The Fall of the Roman Empire
At this point, something close to 50% of the western Empire’s tax base had been eroded, and money was running out. Not surprisingly, this is the era in which western legislation both complained about the unwillingness of land-owners to pay their taxes and attempted to claw back existing tax breaks.
- Any disinclination on the part of landowners to pay up is obviously an important phenomenon, especially since there is good reason to suppose that normal tax rates were having to increase at this time. Furthermore, new taxes were being invented.
- But to argue from this that the unwillingness of the rich to pay their taxes was a central cause of western imperial collapse, as sometimes has been done, is to put the cart before the horse. Tax privileges for the rich and well connected had always been part of imperial politics: enriching your friends was one reason why they backed you to win power.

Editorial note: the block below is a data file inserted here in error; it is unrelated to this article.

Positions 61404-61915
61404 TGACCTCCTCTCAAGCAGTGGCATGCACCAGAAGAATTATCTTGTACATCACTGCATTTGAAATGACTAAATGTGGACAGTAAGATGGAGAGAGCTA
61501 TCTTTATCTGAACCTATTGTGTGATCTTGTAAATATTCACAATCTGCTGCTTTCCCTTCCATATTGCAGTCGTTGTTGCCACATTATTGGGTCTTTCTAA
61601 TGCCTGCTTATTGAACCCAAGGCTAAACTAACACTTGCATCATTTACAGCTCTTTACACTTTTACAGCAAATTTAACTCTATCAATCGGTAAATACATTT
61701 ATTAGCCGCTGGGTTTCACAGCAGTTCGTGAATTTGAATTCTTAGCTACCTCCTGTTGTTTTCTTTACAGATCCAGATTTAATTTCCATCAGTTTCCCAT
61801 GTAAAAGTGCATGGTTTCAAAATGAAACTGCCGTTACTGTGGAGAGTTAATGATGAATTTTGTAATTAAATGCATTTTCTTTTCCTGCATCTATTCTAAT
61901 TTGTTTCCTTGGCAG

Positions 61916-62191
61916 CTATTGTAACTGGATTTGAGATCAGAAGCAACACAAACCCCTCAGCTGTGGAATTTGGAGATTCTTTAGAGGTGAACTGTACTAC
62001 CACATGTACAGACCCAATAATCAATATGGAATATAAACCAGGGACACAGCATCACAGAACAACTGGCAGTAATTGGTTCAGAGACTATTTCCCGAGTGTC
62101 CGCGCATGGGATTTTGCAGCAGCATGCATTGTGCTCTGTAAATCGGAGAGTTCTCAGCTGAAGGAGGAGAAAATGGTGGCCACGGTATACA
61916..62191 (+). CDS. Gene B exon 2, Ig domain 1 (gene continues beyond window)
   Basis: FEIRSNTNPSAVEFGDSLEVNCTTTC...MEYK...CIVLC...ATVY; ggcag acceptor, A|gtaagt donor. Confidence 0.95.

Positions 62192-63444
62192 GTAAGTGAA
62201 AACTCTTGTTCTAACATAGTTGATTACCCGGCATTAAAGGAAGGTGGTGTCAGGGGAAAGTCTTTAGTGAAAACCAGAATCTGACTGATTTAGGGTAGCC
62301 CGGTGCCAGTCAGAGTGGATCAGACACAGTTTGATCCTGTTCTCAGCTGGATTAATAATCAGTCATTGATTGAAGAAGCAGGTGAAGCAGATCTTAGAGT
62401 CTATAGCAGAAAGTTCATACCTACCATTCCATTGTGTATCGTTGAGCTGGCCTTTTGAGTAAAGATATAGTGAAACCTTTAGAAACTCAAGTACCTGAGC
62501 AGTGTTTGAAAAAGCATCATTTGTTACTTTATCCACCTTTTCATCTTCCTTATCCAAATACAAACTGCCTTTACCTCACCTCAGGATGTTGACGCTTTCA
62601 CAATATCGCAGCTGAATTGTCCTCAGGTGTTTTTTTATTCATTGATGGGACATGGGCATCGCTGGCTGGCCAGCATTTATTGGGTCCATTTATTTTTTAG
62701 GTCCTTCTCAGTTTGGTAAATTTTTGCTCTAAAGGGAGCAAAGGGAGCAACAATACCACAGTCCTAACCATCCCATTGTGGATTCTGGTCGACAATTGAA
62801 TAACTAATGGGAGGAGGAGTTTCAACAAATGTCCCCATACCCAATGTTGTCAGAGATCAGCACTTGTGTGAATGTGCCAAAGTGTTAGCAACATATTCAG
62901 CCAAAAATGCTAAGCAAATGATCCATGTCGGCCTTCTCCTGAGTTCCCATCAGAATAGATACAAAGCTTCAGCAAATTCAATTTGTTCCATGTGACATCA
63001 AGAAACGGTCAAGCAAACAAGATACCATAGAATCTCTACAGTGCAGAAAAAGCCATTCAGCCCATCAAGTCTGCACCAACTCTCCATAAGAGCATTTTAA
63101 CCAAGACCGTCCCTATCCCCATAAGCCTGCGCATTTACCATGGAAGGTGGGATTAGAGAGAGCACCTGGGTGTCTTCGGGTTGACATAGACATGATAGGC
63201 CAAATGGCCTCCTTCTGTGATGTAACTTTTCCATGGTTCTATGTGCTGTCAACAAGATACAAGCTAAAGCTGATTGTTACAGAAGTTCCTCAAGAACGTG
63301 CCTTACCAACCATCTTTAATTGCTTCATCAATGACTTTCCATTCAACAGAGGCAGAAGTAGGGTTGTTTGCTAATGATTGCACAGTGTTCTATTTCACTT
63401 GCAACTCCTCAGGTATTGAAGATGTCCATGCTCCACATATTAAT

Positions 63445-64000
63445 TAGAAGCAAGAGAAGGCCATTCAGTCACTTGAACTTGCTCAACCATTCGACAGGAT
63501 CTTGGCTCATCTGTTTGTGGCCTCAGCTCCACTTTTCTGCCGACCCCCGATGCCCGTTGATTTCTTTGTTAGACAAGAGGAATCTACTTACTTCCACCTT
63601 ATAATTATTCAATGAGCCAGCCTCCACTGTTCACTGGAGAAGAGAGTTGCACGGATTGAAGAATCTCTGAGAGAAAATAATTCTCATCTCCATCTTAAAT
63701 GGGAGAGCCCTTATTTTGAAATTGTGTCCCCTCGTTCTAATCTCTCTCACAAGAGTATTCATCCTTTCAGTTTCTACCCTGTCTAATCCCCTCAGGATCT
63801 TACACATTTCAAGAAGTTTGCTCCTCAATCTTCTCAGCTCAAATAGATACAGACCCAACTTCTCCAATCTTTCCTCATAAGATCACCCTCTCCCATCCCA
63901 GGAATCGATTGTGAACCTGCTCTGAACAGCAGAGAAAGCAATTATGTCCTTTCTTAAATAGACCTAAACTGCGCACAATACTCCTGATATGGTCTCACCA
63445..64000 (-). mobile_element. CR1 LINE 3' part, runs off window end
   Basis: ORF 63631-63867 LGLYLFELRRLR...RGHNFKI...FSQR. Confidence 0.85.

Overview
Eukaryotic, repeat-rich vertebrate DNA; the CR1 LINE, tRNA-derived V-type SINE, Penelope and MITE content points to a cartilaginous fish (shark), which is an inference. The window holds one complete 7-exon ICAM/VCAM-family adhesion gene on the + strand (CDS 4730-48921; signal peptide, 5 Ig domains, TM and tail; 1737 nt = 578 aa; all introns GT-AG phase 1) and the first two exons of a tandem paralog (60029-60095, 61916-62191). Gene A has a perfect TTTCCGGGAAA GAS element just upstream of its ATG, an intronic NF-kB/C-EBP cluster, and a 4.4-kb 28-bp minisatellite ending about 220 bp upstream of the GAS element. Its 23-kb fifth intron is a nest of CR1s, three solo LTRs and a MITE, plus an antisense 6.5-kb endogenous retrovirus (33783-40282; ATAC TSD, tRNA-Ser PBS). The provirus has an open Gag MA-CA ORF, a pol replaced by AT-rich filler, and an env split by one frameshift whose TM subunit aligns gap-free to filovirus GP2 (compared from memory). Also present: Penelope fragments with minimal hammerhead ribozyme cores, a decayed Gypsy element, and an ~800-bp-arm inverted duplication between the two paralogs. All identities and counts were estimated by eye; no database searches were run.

The phenomenon assumed an unwanted importance in the 440s only because so many provinces had been lost to immigrants, or so damaged by warfare, that the western Empire’s revenues had shrunk to dangerously low levels.
Peter Heather (2009) Empires and Barbarians: Migration, Development and the Birth of Europe Macmillan